Sunday, June 24, 2012

Hamilton Ventura Trade Dress Infringement Against Stuhrling Original

Did any of you moviegoers notice Will Smith’s watch during Men in Black III? Apparently Will Smith wore the same watch, a “Hamilton Ventura”, in all three of the Men in Black movies. The watch has also graced the wrists of Elvis Presley in Blue Hawaii and Rod Sterling on The Twilight Zone.

The Swatch Group Inc., which manufactures Hamilton brand watches, has filed a trade dress and trademark infringement lawsuit against Stuhrling Original LLC for “intentionally copying” the Ventura watch.

A product can only receive trade dress protection if there is public recognition of its “look.” This can be achieved through years of advertising, promotion, and popularity. The Swatch Group Inc. will likely bring up that Hamilton released the Ventura watch in 1957 and since then it has been labeled as one of the “most iconic wrist watches ever designed.”

Stuhrling sells the “Stuhrling Ricochet,” a watch that features a triangular design that could make it look similar to the Men in Black watch. The CEO of Stuhrling has said: “there are a lot of triangular watches out in the marketplace…we really don’t feel that the lawsuit has any validity.”

Supposedly what got Swatch Group Inc. really upset was a comment made by a ShopNBC host when the Stuhrling watch appeared on the segment. Shortly after the release of MIB, the show aired and the host said: “if memory serves, there is another motion picture release now where this is once again being touted.”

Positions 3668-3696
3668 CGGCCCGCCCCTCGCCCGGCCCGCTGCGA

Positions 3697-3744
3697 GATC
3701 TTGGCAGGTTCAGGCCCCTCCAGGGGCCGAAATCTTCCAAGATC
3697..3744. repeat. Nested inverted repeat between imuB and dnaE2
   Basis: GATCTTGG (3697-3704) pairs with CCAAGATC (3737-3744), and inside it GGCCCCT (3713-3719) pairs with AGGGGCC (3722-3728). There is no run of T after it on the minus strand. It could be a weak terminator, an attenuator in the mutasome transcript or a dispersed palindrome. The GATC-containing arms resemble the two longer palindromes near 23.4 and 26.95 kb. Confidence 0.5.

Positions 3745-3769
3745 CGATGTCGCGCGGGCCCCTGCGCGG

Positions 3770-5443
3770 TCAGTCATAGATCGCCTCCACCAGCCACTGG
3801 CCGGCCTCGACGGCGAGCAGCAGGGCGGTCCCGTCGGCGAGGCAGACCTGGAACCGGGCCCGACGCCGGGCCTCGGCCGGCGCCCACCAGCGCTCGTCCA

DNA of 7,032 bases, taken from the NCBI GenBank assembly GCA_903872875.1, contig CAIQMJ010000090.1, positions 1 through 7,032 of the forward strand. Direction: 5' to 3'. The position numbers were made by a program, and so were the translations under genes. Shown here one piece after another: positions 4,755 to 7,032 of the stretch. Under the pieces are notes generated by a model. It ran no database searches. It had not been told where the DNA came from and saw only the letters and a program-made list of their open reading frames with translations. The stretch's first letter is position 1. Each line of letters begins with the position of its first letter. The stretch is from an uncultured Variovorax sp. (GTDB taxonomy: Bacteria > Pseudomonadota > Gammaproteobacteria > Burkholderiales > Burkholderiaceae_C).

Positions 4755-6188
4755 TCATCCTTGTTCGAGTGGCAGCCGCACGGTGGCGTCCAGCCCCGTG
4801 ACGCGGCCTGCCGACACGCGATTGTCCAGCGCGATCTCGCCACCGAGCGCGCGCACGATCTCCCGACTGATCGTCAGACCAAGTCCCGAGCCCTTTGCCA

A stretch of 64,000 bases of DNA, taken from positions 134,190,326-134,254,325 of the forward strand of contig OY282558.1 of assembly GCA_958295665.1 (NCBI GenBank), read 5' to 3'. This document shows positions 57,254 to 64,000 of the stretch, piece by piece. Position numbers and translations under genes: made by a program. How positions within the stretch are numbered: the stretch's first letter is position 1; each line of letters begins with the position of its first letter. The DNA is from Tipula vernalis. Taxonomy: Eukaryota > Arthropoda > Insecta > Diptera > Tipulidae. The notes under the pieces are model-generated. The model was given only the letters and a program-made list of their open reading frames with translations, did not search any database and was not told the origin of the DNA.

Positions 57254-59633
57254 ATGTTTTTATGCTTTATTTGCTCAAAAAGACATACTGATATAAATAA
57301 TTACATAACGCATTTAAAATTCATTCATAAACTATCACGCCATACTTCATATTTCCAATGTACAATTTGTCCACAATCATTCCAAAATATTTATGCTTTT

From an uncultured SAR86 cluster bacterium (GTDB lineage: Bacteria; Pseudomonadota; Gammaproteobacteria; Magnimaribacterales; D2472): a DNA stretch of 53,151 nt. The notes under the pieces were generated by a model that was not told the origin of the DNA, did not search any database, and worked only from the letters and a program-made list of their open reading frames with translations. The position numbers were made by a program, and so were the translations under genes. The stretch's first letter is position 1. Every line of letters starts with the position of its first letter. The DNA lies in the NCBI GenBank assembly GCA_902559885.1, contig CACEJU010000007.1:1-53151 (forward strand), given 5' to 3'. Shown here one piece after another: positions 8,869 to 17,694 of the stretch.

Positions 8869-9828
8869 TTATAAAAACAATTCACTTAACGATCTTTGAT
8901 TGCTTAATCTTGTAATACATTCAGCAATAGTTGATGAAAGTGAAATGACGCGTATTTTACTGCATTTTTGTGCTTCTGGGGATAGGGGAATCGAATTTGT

The Swatch Group has also named ShopNBC in the lawsuit against Stuhrling. It claims trademark infringement unfair competition, false advertising, and demands a permanent injunction. The Swatch Group has reportedly spent millions of dollars to promote the watch and now wants to ensure that people don’t get confused over the source of the “Hollywood favorite.”

Wednesday, June 20, 2012

Havana Club Trademark Dispute with US and Bacardi

Cuba and the US are at war…over Rum! Cuba’s state distillery sells the popular rum “Havana Club” in over 120 different countries (distributed through Pernod Ricard, a French company). But entry of Cuba’s delectable national drink is barred into the U.S. because of the embargo. The USPTO did however granted Havana Club International the U.S. trademark rights for “Havana Club.” However, the U.S. Treasury Department’s Office of Foreign Assets Control, which administers and enforces economic and trade sanctions, did not issue a license to the company to make a $200 renewal payment. Thus, a court recently refused the “Havana Club” trademark renewal.